The Ghana Police Service has deployed robust information and communications technology to enable it to monitor key areas across the country to make up for the shortfall in the police-citizen ratio.
The United Nations police-citizen ratio is one policeman or woman to 500 people, but Ghana has a ratio of one to 900.
In what he described as “managing crime with technology”, the Inspector-General of Police (IGP), Mr David Asante-Apeatu, said with the digitisation of police information systems and the deployment of 1,000 cameras throughout the country, Ghanaians should know that they were being watched every step of the way where the cameras had been mounted.
With the digitisation of police informations systems, some of the cameras have been installed at traffic intersections, border posts and key national installations across the country.
From analogue phones, the police now have digitised call centres and android-embedded chips on their handsets that facilitate the capture of videos and the identity of callers.
The centres are equipped with advanced communication gadgets, including CCTV monitoring screen and digital (eLTE 4) trunking network that are networked to other centres in Kumasi and Tamale.
The Kumasi Centre monitors the Ashanti, Ahafo, Bono, Bono East and Eastern regions, while the Tamale centre monitors the Northern, Upper East and Upper West regions.
The Accra Centre, which is the headquarters, also monitors the Greater Accra, Central, Western, Western North, Volta and Oti regions.
The system gives the police a fair idea of happenings across the country and helps them unravel some of the complicated cases of armed robbery, accidents, hit-and-run cases, among others.
It will also help professionalise police operations and improve their operational effectiveness.
The Daily Graphic had a rare opportunity to visit the Central Monitoring Centre in Accra, where technicians took the team through some key areas in the country on their radar.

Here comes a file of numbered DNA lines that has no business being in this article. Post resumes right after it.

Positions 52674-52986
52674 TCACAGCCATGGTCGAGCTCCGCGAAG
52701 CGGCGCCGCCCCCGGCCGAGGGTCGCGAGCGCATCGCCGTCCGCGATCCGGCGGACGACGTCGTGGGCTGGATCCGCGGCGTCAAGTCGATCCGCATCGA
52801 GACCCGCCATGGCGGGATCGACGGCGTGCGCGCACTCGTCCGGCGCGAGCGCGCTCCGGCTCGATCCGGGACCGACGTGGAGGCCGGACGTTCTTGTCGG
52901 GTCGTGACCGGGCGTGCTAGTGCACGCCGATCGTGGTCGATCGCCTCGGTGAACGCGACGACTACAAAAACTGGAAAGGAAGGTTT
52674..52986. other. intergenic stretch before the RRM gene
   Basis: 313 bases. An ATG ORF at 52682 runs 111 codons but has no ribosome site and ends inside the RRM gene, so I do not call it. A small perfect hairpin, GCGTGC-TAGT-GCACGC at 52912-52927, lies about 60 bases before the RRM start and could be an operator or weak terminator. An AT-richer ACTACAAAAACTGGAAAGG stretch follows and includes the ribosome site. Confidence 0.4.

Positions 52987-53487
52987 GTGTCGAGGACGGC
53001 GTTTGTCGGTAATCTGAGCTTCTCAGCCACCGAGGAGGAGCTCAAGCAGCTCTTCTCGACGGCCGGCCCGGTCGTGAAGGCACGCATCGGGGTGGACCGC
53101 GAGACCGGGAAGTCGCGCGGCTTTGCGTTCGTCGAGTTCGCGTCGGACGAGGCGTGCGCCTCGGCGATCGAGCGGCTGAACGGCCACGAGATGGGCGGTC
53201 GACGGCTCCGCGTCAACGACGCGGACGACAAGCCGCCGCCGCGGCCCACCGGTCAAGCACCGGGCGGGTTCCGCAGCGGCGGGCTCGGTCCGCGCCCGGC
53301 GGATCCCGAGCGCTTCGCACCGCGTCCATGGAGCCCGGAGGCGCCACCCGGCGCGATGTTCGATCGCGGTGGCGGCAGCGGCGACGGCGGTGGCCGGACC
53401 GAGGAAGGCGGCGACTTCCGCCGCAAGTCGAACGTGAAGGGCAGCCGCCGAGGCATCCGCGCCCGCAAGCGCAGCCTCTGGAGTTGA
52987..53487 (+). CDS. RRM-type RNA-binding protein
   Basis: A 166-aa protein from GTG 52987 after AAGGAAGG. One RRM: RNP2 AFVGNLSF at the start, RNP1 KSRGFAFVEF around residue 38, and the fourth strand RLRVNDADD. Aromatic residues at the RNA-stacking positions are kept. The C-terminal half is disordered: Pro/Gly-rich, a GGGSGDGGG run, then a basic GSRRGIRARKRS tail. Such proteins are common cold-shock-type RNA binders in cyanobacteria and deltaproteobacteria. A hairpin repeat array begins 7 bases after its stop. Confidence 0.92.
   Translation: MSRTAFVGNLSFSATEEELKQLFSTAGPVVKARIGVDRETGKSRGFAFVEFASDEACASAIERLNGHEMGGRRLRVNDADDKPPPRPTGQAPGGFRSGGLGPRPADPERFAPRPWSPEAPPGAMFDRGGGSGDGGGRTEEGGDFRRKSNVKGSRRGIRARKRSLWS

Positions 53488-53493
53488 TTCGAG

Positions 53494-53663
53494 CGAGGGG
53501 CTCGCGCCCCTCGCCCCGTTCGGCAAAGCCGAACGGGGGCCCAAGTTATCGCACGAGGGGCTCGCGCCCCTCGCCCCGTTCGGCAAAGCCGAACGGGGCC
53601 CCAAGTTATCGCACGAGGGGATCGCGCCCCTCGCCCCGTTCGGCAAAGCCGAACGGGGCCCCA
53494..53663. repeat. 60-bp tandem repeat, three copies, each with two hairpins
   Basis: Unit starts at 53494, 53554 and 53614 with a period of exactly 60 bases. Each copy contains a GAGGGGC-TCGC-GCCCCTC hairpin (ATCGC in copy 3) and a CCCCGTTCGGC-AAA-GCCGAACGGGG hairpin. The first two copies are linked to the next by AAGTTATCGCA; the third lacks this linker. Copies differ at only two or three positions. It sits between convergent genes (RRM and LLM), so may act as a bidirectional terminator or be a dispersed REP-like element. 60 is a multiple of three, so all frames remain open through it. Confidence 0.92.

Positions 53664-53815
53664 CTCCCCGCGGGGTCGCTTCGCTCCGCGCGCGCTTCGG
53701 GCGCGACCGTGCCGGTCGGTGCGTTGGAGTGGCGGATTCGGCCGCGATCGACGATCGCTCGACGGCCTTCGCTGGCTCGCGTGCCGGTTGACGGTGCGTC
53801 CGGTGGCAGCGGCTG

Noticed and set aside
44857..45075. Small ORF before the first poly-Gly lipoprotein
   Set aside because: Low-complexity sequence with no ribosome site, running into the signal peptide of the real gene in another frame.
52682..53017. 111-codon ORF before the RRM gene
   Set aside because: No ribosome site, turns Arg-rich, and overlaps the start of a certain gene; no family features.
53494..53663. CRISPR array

With a touch of a button, the technicians took the Daily Graphic team to the Tamale Regional Police Headquarters, the Central Business District of Tamale and straightaway zoomed in on Yendi, where the police had a clear view and understanding of happenings on the ground, and to the Ashanti Regional Police Headquarters and the Elubo Border.
Mr Asante-Apeatu told the Daily Graphic in an interview that the police would introduce the two-way SMS policing in the next two months to enhance communication between the public and the police.
The system, he said, was currently being piloted, with he (IGP) being able to send messages to policemen but they could not respond or reply.
The IGP said the next phase of the police digitisation project, “Alpha 2”, would be the introduction of Location Based Systems (LBS) into the Geographic Information Systems (GIS) at the Police Emergency Command Centre to enable the exact location of callers to be generated on-screen, instead of the caller offering directions to his or her place.
He said an additional 8,000 cameras were expected to be deployed throughout the country to beef up security, not only at national installations but also public places, including private properties.
Mr Asante-Apeatu explained that individuals or corporate organisations that wanted the police to monitor their properties could link up with the Emergency Command Centre.
He, however, explained that the cameras to be used must be in sync with those of the police.
The officer in charge at the centre, Assistant Superintendent of Police (ASP) Ms Gladys Asare, and the technician, Corporal Sadat Hamidu, took the team through the operations of the centre.
Ms Asare said the other regional commands without the centres had branch systems where they only received case tickets to act on.
She said there were two sections at the centre: the Call-takers Unit and the Dispatch Unit.
She said the moment a call came through, a case ticket was generated and forwarded to the Dispatch Unit, which would locate the nearest patrol team to assign to that call.